CRN’s brief argues that by requiring multiple randomized, placebo-controlled, and double-blind human clinical trials using the specific product for which the claims are made and are performed in the population at which the claims are directed, the FTC is invoking “a rigid standard for the substantiation of non-disease claims made about dietary supplements that is a significant departure from the current well-established, consistent and flexible federal regulatory regime upon which the entire dietary supplement industry has long relied.”
The brief further outlines the negative consequences that would come as a result of the government overreaching its authority, saying the change “would significantly impair the flow of truthful, valuable, and scientifically sound information about dietary supplement products and limit consumers’ ability to make fully-informed nutrition-related decisions.” The standard of substantiation proposed by the FTC would impose drug-like requirements on dietary supplements that go far beyond what Congress intended and would effectively apply the medically-based, treatment-focused regulatory framework for drugs to dietary supplements. The evaluation of structure-function claims would essentially be treated the same as disease claims, which is contrary to the intent of the law.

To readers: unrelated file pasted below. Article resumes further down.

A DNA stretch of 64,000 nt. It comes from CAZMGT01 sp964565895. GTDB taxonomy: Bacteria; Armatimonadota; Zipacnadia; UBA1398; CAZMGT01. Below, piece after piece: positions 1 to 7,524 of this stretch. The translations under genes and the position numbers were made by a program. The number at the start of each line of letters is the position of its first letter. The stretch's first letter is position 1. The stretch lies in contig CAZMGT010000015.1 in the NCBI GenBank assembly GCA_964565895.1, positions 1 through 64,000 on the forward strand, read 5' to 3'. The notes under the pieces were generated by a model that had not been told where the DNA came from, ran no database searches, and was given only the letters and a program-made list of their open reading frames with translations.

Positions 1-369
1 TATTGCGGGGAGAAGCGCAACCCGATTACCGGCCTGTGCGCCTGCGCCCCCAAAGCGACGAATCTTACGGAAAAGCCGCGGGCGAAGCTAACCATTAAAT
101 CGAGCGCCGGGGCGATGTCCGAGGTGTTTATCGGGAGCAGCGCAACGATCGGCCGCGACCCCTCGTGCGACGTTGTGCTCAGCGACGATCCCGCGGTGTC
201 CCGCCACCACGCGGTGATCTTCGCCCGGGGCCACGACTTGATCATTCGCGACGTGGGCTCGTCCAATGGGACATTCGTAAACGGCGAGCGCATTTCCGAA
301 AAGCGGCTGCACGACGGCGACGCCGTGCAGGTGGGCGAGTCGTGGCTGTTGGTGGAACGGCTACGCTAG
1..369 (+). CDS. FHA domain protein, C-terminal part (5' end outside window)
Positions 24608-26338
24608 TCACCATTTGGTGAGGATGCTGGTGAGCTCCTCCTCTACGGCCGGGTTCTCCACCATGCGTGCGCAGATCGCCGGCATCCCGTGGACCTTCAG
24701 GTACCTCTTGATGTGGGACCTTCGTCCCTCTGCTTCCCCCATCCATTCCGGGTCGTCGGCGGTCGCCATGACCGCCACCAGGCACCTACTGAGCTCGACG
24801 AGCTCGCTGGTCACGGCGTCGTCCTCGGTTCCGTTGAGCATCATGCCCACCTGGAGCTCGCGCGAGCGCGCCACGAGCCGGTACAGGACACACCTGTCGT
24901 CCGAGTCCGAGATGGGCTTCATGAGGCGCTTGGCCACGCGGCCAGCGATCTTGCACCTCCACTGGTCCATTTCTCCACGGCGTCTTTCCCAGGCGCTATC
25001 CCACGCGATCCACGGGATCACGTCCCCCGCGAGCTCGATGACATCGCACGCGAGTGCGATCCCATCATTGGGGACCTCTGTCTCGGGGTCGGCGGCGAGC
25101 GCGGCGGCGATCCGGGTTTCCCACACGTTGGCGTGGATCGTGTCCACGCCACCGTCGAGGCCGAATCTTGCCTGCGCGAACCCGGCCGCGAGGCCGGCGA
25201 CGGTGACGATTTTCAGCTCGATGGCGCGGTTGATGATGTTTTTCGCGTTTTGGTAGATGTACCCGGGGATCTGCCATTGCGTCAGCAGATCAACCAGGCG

“We are concerned that, if successful, FTC’s attempt to impose this legally-unprecedented review of advertising claims for supplements could eliminate many structure-function claims and disregard a wealth of rigorous scientific data that does not meet the narrow drug-like requirements. It would chill the First Amendment rights of manufacturers, marketers and consumers to communicate and to receive truthful information about the health benefits of these products,” said Steve Mister, president & CEO, CRN